Until the nature of DNA was understood and we could examine DNA directly we had to work through  traits rather than genes, even though we called the field 'genetics'.  For decades it was observable traits in experimental species, such as fly eye color, or 'Mendelian' disease, or similar traits in plants.  Genetics split into two parts, one  dealing with this kind of 'clear cut' particulate inheritance, which eventually led to understanding of how protein-coding areas were arranged along chromosomes, the nature of chromosomes, the nature of genes coding for proteins, and the transmission of DNA from parent to offspring.

The other segment of geneticists dealt with the majority of traits that clearly did not 'segregate' from parent to offspring, the quantitative traits  like stature, milk-yield, grain nutrient properties and the like, from which the field of quantitative genetics developed.  It was more pragmatic and said that a quantitative or complex trait was due to the inheritance of many genes: we might not be able to identify them, but jointly they were responsible for traits in organisms.  The similarities between parents and offspring for complex traits was consistent with this view as well.

Cajanus Cajan; Wikimedia Commons
Thus, sight-unseen, inheritance of traits was the  underlying theory, equated to the inheritance of genes, even when we couldn't identify the genes.  When the DNA sequencing age gradually developed, we got the idea that by tracking down genetic variance we are tracking down inheritance variance--the extension of the Mendelian illusion that genes were the same as traits!  This has led to the problems that we so widely see (but are so widely waved away) in studies like GWAS: we are not really finding the genes that 'cause' our favorite traits (including most diseases).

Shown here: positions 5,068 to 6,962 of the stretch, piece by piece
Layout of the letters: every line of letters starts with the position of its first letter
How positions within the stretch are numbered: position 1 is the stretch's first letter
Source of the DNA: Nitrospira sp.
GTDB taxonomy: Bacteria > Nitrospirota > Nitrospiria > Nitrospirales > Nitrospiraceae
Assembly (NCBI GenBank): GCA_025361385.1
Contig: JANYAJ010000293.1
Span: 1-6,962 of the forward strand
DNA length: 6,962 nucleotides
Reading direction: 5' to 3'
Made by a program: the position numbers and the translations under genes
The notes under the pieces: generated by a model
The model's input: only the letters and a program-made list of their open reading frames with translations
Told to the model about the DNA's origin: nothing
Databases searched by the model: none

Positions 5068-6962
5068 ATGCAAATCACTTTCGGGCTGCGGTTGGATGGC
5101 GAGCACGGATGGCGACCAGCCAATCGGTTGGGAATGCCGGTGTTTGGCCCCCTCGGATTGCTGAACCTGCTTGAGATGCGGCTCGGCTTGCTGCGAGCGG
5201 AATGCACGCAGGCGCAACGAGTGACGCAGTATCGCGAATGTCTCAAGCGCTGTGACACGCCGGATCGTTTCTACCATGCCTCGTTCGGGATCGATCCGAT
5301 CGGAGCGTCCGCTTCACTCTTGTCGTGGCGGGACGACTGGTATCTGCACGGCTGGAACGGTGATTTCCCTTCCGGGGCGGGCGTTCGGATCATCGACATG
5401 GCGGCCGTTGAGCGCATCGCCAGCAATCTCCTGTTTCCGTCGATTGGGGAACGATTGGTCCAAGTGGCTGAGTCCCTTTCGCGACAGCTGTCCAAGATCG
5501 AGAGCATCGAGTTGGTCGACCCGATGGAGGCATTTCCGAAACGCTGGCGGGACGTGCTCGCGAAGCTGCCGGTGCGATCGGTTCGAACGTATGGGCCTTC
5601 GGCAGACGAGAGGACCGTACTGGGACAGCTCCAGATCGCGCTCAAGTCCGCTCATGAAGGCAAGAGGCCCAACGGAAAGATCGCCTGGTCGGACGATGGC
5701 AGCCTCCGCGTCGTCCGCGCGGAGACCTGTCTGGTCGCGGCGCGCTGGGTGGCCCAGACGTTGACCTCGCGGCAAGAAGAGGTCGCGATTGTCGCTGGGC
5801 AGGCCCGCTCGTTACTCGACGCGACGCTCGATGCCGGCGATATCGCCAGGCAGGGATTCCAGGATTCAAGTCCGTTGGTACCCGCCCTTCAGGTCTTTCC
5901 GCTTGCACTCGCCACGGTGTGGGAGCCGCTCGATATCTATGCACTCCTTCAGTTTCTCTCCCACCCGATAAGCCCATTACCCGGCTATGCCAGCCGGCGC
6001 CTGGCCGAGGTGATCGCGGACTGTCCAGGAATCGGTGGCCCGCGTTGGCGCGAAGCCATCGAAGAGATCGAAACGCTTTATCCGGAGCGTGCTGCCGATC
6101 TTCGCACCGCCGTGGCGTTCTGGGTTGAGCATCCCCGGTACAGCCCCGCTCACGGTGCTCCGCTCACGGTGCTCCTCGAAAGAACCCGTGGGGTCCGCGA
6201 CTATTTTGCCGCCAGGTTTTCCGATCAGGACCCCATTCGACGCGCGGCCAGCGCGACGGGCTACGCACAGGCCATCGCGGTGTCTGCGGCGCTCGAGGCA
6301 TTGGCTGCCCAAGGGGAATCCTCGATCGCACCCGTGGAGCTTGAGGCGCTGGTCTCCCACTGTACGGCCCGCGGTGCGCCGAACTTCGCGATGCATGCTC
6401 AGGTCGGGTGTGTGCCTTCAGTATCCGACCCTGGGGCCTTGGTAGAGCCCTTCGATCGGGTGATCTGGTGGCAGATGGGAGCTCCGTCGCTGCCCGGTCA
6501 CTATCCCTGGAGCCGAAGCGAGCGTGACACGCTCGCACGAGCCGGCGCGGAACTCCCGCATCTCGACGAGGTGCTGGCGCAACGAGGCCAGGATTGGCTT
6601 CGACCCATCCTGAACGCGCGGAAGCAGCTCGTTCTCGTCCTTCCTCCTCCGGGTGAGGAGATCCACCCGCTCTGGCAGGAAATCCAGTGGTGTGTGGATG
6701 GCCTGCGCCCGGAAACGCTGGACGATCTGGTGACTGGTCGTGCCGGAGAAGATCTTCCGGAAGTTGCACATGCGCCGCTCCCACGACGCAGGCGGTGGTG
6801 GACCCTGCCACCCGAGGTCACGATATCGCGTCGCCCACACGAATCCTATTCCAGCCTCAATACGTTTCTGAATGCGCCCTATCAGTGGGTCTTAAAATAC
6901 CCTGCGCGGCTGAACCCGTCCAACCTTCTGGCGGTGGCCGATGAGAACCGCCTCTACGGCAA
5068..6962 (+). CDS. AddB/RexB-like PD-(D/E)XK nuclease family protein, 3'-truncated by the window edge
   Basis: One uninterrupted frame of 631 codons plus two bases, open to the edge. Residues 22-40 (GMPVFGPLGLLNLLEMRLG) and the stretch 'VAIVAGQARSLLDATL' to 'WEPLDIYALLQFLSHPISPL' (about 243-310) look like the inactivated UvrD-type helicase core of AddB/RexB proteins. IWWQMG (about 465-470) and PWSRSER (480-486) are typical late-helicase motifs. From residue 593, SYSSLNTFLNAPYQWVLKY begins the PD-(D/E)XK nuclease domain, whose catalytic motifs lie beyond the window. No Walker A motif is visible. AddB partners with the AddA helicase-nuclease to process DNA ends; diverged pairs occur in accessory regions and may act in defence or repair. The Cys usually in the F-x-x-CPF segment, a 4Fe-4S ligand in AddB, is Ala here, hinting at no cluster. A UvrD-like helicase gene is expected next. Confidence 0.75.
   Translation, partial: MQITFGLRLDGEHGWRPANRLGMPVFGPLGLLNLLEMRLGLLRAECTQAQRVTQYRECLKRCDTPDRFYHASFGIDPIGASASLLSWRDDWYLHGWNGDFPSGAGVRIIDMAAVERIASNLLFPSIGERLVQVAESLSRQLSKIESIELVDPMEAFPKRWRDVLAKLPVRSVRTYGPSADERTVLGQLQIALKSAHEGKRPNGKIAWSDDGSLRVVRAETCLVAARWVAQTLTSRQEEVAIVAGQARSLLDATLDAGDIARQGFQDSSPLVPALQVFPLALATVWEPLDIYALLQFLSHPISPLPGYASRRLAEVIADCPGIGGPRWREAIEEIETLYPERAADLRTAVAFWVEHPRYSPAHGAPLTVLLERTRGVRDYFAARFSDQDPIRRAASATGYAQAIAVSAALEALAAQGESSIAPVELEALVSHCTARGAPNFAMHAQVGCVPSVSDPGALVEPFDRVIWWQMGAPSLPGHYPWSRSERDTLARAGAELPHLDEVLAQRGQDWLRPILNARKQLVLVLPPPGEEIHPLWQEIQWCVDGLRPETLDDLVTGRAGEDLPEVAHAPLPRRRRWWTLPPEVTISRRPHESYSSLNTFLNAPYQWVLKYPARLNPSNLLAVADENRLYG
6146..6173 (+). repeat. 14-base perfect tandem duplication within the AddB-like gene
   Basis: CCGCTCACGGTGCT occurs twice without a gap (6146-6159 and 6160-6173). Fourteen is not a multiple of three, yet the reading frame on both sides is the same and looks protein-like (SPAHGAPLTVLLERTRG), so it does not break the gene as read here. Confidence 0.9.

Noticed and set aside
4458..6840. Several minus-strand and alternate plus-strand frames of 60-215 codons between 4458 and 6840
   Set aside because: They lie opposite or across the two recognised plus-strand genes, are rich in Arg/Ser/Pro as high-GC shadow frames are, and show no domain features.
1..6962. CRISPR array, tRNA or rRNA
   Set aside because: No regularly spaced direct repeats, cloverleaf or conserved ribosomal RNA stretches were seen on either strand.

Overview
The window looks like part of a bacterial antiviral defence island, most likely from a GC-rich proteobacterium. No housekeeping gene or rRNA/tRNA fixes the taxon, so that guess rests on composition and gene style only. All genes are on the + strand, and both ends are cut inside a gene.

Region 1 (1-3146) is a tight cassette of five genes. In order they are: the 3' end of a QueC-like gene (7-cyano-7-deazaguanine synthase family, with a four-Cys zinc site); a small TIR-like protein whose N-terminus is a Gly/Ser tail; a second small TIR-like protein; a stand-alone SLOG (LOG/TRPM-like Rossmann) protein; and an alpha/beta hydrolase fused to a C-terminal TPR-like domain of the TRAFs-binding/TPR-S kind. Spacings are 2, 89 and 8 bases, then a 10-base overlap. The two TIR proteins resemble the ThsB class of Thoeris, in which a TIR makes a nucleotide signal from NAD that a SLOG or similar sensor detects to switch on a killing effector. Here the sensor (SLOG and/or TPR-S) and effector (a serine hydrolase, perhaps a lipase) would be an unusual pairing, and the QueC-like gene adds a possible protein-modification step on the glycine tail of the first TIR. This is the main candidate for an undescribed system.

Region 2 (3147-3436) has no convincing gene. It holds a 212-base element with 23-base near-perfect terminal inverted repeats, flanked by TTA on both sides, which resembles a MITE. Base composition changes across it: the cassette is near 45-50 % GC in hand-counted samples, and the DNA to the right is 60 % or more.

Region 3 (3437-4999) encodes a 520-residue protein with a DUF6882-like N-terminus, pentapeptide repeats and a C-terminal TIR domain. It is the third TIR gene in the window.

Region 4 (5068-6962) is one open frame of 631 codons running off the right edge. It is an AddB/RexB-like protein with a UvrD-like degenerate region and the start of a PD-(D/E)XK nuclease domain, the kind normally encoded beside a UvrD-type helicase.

Of course all of this is manifestly a Grand Illusion!  Even a fertilized pea ovule does not have peas, wrinkled, green, or otherwise!  Once the connection between a gene and a trait becomes less than 100%, or once many genes contribute information about a trait, we see how obviously Mendelian ideas were a badly misleading mistake.  They were great for providing ways to set up experiments that isolated genetic effects and led to an understanding of genetic inheritance.  But they were, from the beginning, very misleading about trait inheritance.

In the next installments of this series, we'll examine the idea of dominance and genetic effects further, and will eventually ask whether, surprisingly,  there really is such thing as dominance in the first place!


John R. Vokey said...

I like this thread: keep it coming!

Ken Weiss said...

We'll try to be well-reasoning, to point out that here is a fundamental issue with proliferating consequences for science (and society). Further, it we think illustrates the grip that an assumed theory can have, even when the facts don't support it--or have to be modified or even twisted to make a fit.

Rosie Redfield said...

I've just reworked our Introductory Genetics course, trying to push dominance out of its pre-eminent position and give students a more rational view of the relationship between diploid genotype and phenotype. Not easy; all the available textbooks have drunk the Mendelian Kool-ade.

Ken Weiss said...

Yes, and not just textbooks, but most geneticists, the biomedical and pharmaceutical communities, and others. There is much more reason to want to believe in the Cool-Aid fairy than the truth fairy.

Anonymous said...

Just a small correction regarding Mendel's "native MOLDAVIA". Mendel was born in Heinzendorf bei Odrau, Austrian Silesia, Austrian Empire (now Hyncice, MORAVIA, Czech Republic).

Ken Weiss said...

Yes, of course, and thanks very much for spotting the blunder!